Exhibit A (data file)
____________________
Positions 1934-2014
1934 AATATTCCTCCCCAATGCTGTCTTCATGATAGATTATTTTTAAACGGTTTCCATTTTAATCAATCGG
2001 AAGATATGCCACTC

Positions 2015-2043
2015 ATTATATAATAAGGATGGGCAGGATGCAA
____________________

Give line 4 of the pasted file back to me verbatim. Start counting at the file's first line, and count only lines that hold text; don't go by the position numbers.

Positions 2015-2043